Homemade Apple Cider Vinegar from Scraps

It’s fall and it’s time for the visit to a local apple orchard, one of my favorite things to do. I eat apples year round, but autumn brings a fresh crop of so many different kinds of juicy apples. Apples to eat and apples to put in baskets on my table.  I don’t know about you, but I try to use all the apples.  I like to eat a crisp fresh apple daily. It has been reported it decreases the frequency and severity of asthma attacks, but the truth is, I don’t really need a reason.  Fall means apple crisps, apple pies, apple sauce, apple yogurt toast…. the list goes on and on.  Today let’s talk about all those apple peels and cores and even the whole apples that have sat in bowls and aren’t quite crisp.

Apples, Basket, Basket Of Apples, Apple Basket, Produce

I’ve read lots of blog posts over the years, and my favorite posts are how-tos.  I like the idea of being more self-sufficient and learning skills my great-grandmother knew.  One of my favorite ingredients in the kitchen is apple cider vinegar. It’s so tasty in salads and so good for you.  (See Apple Cider vinegar for its health benefits and uses.)  I use organic of course. I don’t like the nasty chemicals in regular vinegar. Nope not for me.  I’ve read more than one blog post on how to make apple cider vinegar. It sounded easy, and it’s time for me to give it a try. It’s also good to know red apples contain more sugar than green ones, so red apples make stronger vinegar. Do not use bruised or rotten apples. It is okay to use browned cut apple pieces. Like to eat a mix of apple varieties?  Save the scraps in the freezer and make a vinegar with a more complex flavor. Use organic sugar for best results. Honey and other natural sweeteners will slow down the process of fermentation.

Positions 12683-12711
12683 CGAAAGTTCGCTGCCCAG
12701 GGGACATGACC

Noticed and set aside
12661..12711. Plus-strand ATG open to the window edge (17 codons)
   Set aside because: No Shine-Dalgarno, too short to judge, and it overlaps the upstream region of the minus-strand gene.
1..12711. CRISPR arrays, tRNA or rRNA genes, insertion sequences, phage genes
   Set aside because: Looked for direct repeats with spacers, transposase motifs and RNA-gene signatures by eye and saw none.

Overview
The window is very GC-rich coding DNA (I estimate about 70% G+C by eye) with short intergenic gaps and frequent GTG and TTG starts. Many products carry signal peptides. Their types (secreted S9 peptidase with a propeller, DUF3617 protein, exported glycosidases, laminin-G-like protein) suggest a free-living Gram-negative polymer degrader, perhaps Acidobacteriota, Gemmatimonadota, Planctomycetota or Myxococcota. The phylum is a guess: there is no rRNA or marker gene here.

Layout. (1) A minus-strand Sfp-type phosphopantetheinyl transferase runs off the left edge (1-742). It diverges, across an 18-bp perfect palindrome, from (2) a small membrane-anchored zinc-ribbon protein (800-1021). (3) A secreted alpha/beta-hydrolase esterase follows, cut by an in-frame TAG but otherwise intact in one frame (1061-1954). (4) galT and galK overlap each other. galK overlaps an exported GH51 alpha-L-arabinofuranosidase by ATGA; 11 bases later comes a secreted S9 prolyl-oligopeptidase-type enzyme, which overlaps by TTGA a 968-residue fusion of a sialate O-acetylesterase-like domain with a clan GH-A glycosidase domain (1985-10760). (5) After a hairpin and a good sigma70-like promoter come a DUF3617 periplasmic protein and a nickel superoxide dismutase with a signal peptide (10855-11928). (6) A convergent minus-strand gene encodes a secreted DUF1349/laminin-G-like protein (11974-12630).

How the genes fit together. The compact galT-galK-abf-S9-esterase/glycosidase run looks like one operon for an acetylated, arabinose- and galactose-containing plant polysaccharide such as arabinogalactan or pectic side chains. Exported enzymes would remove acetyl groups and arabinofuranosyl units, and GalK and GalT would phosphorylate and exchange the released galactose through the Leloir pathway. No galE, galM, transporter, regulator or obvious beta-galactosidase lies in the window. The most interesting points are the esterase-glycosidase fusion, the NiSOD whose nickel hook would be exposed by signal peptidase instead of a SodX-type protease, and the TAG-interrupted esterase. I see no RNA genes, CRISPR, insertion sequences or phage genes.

Apples, Knife, Fruit, Peel, Skin

 Why not save cores and peels to give this a try?   Whether you make an apple crisp or apple sauce, save your peelings and cores. You can use them to make apple cider vinegar. You need enough apple cores and peelings to fill a jar.  This way you have virtually no waste!

I love the fact that making vinegar does not take great cooking skills. Anyone can do it with apples, glass bottles, sugar and water, and a little time.  The fermentation process time varies with the season – less during summer, a bit longer during colder months. You will know your vinegar is ready when you will notice a dark, cloudy bacterial foam – this is called the Mother and can easily be noticed when holding the vinegar to light. This mother can be used to jump-start future vinegar batches. You can remove it and store it separately, but I  just allow mine to float around in the vinegar as I store it. It’s full of enzymes and minerals that over-processed vinegars do not have.

Carol's Kitchen Red Fruit

NOTE:   It’s generally recommended that you do NOT use homemade vinegar for any sort of preservation. In order to ensure the safety of your home canned products, you need a vinegar with an acetic acid level of 5%. Since most of us don’t have a way to check the levels of our homemade vinegar, it’s best just to skip using it for canning or preserving– better safe than sorry!

Homemade Raw Organic Apple Cider Vinegar

Use organic apples & sugar.  Quantity depends on size of glass jar and amount of apple parts to fill jar.


Homemade Organic Raw Apple Cider Vinegar

Whether you make an apple crisp or apple sauce, save your peelings and cores. You can use them to make apple cider vinegar. It's easy to make and great to use on salads.
Course condiment
Cuisine American
Keyword apple cider vinegar, organic raw apple cider vinegar
Servings 8 oz


  • 2 Sterilized glass jars – I used 8 oz jar
  • Red apple pieces/scraps including core & peel to fill 3/4 of glass jar
  • Cheesecloth or coffee filter
  • Filtered Water
  • Sugar 1 tablespoon per cup of water


  •  Fill glass jar with apples 3/4 of way to top 
  • Mix water and sugar & stir
  • Amount of water depends on jar size